Hospital Laboratories Take Steps To Cope With Staffing Shortages

December 2018

Sixty-five percent of hospital laboratory administrators identify staffing as their top challenge, a seven percentage point increase from last year, according to the HIDA Provider Survey: Hospital Laboratories Scrutinize Operations. To address these challenges, lab administrators plan to take steps to both attract new personnel and to increase their facilities’ productivity. This provider survey looks at the particulars of these steps, and how they may affect distributors. Here are some of the key takeaways from this research:

Cost reduction remains strategic focus
Though staffing is the issue most likely to keep lab administrators up at night, respondents identify cost reduction as their top priority for the next 12-18 months. Increasing the productivity of their existing staff comes in second, followed by recruiting new employees. One respondent commented that these moves are part of a broader strategy to cope with limited resources. In addition to cutting costs and boosting productivity, this individual remarked that they would be selective about the clients and patients they serve.

One factor driving labs to focus on costs are new payment cuts, such as the ones under the Protecting Access to Medicare Act of 2014 (PAMA). Specific strategies for responding to these cuts include focusing on utilization management, restricting access to more expensive tests, increasing prices for private payers, and developing a leaner and more automated work environment.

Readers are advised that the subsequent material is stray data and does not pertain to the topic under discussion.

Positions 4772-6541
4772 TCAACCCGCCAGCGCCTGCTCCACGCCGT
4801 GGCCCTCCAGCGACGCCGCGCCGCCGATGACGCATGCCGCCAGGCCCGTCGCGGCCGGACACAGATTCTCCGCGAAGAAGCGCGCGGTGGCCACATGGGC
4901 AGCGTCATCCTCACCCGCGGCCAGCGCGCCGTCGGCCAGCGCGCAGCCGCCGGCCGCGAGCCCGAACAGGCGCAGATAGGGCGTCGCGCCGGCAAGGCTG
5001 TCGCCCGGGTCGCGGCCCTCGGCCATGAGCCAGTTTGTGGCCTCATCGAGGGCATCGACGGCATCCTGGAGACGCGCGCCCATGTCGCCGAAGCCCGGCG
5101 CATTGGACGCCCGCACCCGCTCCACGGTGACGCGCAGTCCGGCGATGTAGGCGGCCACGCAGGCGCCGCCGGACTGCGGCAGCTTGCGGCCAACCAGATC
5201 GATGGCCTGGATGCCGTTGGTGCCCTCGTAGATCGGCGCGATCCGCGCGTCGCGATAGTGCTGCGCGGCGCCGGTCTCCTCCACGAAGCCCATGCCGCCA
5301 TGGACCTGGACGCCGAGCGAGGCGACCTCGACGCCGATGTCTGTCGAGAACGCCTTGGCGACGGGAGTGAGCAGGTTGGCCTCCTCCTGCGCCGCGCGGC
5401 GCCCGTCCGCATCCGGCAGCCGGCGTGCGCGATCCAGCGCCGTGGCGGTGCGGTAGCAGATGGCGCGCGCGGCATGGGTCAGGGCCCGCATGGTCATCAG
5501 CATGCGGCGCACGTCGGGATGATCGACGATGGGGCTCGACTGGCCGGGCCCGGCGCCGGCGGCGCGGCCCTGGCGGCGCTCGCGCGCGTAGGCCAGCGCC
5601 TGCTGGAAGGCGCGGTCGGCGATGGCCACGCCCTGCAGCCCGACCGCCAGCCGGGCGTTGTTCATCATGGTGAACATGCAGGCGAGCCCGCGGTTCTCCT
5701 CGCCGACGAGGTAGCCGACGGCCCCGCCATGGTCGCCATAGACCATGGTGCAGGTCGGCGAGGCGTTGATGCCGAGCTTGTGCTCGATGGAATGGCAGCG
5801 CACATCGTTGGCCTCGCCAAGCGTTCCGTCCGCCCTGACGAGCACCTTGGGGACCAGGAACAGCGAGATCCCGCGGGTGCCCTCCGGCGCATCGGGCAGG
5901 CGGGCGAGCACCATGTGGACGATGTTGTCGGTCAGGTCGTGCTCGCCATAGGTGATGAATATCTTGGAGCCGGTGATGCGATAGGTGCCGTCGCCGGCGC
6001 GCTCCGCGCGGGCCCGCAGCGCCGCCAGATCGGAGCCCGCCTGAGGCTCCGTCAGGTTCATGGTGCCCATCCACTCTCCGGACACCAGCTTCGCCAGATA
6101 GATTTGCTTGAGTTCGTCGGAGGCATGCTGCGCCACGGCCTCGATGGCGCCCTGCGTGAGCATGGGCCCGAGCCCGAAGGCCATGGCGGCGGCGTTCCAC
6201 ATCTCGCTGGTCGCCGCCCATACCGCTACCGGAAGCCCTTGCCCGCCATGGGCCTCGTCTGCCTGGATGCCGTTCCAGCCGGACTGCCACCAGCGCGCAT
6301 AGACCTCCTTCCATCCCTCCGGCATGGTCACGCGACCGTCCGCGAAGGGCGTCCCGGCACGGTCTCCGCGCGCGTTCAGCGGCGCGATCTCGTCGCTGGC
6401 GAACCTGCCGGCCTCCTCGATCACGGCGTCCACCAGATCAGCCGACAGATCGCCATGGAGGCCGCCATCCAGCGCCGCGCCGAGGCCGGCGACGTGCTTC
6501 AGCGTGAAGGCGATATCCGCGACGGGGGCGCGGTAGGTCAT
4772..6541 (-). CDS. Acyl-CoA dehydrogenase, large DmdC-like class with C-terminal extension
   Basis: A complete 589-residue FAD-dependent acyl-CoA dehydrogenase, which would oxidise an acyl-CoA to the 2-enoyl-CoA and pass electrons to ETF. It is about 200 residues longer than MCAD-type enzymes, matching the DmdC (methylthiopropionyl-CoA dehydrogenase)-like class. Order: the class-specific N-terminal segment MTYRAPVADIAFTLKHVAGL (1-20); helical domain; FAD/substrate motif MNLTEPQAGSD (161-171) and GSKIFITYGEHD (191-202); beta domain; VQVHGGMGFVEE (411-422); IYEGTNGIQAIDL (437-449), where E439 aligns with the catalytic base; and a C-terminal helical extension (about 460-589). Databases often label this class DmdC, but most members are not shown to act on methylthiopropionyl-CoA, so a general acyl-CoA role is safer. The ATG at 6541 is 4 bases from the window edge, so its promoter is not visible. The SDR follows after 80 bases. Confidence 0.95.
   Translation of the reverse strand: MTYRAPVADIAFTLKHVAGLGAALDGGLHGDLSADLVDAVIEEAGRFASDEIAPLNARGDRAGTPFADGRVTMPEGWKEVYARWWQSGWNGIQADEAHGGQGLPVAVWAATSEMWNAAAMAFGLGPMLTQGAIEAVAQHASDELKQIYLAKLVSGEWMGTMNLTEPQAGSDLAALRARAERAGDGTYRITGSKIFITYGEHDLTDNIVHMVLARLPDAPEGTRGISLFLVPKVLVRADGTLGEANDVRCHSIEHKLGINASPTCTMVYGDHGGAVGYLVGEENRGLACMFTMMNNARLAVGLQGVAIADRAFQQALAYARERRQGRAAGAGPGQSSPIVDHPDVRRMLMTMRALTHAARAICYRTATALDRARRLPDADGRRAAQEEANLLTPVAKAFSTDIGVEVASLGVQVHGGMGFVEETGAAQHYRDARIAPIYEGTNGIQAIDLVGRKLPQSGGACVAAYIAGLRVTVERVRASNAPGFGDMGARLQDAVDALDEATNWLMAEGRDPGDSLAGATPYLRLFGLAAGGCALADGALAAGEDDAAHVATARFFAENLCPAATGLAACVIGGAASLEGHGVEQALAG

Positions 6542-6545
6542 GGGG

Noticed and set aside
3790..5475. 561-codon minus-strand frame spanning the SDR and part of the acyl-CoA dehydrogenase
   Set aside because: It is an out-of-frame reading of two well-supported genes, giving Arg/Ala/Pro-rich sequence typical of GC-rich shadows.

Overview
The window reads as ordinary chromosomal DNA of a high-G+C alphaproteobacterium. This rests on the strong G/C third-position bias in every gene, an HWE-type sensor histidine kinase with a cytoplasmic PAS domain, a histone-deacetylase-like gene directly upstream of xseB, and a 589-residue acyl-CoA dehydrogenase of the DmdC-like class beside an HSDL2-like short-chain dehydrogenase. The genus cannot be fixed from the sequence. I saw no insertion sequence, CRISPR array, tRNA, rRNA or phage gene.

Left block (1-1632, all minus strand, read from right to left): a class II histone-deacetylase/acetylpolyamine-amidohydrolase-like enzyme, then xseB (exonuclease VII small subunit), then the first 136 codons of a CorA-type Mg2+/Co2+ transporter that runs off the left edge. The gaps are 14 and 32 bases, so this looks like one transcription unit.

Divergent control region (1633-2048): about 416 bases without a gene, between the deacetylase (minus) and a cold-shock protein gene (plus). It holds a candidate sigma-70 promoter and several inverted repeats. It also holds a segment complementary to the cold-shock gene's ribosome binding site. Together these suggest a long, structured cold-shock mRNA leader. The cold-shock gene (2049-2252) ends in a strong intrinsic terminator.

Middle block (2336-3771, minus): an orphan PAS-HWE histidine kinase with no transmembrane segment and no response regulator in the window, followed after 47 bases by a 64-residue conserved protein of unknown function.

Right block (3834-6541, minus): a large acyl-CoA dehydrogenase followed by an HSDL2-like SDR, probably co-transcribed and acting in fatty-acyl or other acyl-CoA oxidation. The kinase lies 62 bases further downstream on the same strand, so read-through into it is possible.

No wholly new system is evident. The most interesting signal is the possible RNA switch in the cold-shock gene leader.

Majority of labs expect volume increase
The majority of hospital lab administrators (59 percent) anticipate greater volume in the next 12 months. Survey respondents attribute volume growth primarily to their ability to handle more testing in-house, although marketing efforts, population growth, and the construction of new facilities were also cited as important factors.

Labs plan to spend more on supplies
Over the next fiscal year, 47 percent of respondents say they their medical supply budgets will increase by 1 to 5 percent. A similar percentage say their laboratory supply budgets will increase. Only 28 percent of respondents say their medical supply budgets will decrease, while 29 percent say their lab supply budgets will decrease.

Capital equipment budgets remain flat or decrease
Half of respondents report their laboratory’s capital budget will remain flat over the next fiscal year, with 28 percent saying these budgets will decrease. Labs are primarily focused on replacing or updating existing capital equipment over the next year, with only 17 percent planning to invest in new types of capital equipment.

As hospital labs look to control their expenses, distributor reps can play a key role by guiding them to solutions that will address their concerns. While this may require guiding customers to cheaper options, it could also include educating providers on new equipment that can free up lab staff’s time.

For more information, and to see additional research reports in HIDA’s Provider Survey series, visit